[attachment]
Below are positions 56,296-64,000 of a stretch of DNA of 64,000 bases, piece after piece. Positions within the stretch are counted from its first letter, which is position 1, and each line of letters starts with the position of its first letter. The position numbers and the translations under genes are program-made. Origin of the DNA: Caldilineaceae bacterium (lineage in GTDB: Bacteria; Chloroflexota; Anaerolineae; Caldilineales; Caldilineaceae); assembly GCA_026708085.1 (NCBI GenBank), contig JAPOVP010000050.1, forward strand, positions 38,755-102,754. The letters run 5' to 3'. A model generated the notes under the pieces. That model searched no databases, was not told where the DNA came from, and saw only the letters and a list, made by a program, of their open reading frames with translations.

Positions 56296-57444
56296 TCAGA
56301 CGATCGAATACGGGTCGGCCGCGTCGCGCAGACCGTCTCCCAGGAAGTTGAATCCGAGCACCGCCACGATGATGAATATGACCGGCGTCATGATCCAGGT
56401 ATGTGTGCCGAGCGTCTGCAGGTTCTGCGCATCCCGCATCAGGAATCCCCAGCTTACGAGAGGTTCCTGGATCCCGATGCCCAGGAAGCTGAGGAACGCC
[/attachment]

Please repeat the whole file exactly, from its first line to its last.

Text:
Below are positions 56,296-64,000 of a stretch of DNA of 64,000 bases, piece after piece. Positions within the stretch are counted from its first letter, which is position 1, and each line of letters starts with the position of its first letter. The position numbers and the translations under genes are program-made. Origin of the DNA: Caldilineaceae bacterium (lineage in GTDB: Bacteria; Chloroflexota; Anaerolineae; Caldilineales; Caldilineaceae); assembly GCA_026708085.1 (NCBI GenBank), contig JAPOVP010000050.1, forward strand, positions 38,755-102,754. The letters run 5' to 3'. A model generated the notes under the pieces. That model searched no databases, was not told where the DNA came from, and saw only the letters and a list, made by a program, of their open reading frames with translations.

Positions 56296-57444
56296 TCAGA
56301 CGATCGAATACGGGTCGGCCGCGTCGCGCAGACCGTCTCCCAGGAAGTTGAATCCGAGCACCGCCACGATGATGAATATGACCGGCGTCATGATCCAGGT
56401 ATGTGTGCCGAGCGTCTGCAGGTTCTGCGCATCCCGCATCAGGAATCCCCAGCTTACGAGAGGTTCCTGGATCCCGATGCCCAGGAAGCTGAGGAACGCC